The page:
I guess what I'm most attracted to [with rock music] is how real it is. You can feel the music. I work with Linda Perry, and she's an amazing mentor. She's like, "Music has kind of lost its soul." And I think it's partly due to technology over the years and partly...I'm not going to hate on the DJ movement, but music does go in waves. I feel like it had this very electonic moment, and it's time for something a little more explosive and raw. It's hard to deliver that well because you have so much room for error when it's so live and so raw. It's not programmed; it's not so boxed. So that is a dangerous and fun feeling and we've gotten to a place with our band where I feel like we're pretty tight with each other so we play off of each other really well. I feel like each member brings a certain type of energy to the live show, so it's like we just got the formula right. But we weren't trying to get the formula right. It just happened. We all love music and we all have a lot of pent up frustration.

Does it make you feel nervous to share you feelings and vulnerabilities with the world through your lyrics?

It can be so terrifying that sometimes I can't even sing. I mean, I've had meltdowns in the studio, just full on emotional meltdowns because we tapped into feelings that I haven't felt or acknowledged were there for years. You know, painful things that I wasn't ready to talk about. But for some reason, music has this amazing power to heal you and it just pulls all this shit out. It's like therapy. It's really the only therapy that's ever helped me in any way. It's the only thing that's kept my head above water. Like I don't know what I'd be doing. I struggle with addiction and alcohol issues and I talk about it freely, and I know that if I mess that up, I won't have anything. And that's what keeps me going. So it's this amazing outlet and it's very, very powerful. And, you know, you don't realize how many walls you build up and you don't realize how much you deny yourself, so when you're sitting down and you're getting really honest with yourself, it can be scary to feel all those feelings when they come pouring out. That's what's so amazing about it. And you let it go and lose all control. When you don't tap into those things is when you're not being authentic and not being real. And it's nobody's fault, it's just sometimes you can't or you're not ready—it's just not the time to touch those areas of yourself [laughs]. That sounded sexual.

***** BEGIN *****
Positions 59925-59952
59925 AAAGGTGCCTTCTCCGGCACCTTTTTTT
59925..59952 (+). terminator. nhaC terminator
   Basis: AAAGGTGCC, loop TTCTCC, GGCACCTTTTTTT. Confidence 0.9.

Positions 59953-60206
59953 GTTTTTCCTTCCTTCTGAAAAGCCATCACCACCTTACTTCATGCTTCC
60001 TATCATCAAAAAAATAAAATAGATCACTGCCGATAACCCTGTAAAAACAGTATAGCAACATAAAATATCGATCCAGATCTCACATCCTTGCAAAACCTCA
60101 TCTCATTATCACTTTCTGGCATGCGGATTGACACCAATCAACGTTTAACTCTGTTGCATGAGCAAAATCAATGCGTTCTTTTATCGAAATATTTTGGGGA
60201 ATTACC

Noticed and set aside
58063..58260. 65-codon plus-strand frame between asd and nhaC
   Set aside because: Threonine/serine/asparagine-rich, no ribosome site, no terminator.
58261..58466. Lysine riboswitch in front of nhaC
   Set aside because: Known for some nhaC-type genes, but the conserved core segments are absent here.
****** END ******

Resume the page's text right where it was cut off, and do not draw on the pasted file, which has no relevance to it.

Sometimes it comes out and it just kicks you in the stomach, you know, roundhouses you out of nowhere, and you're like where are these feelings coming from? You know, there was a song that we never released that I'm considering releasing. It was one of the first songs where I really felt a lot of pain, even though it's more of a poppy, alt-rock song. We might reproduce it, but Ian looked at me and was like, "You've got a pain in your voice." I said, "I know. I didn't know that was in there." I'm always happy so...well, I'm either happy or I'm pissed off. There's no in between. So it was in there. I've been able to learn a lot about myself through the creative process.

A lot of people think big artists like Rihanna write their own songs. But you actually do write all of your own music, as well as music for other people. Do you think this differentiation is a big deal?

Speaking of Rihanna, I think she's an amazing artist. She's one of my favorites. Actually, I think she's totally badass and a pleasure to be around. I don't know what she had to do with her last album, how much writing she's done, but I don't think it matters because she's pulling it off so beautifully, and I think ANTI is amazing. I can speak on that and I know for a fact that it does come from a personal place for her. I actually got the pleasure of sitting in on some sessions for her and she came in and there were a couple tracks I got to listen to, and I think they just decided to go another direction with her album. So some of the songs I heard and what she released just sound completely different. They decided to go another way. This is a while ago, maybe over a year ago. I've gotten to kick it with RiRi a few times and she's very cool. She comes in and she's very personable. She's a true artist and she's a beast of a performer. And if you listen to her lyrics—not to make this interview about her because I know you're trying to get to know me—but if you listen to her lyrics, she's just now talking about some of her pain. That's how hard it can be. It might take a few years to tap into those experiences.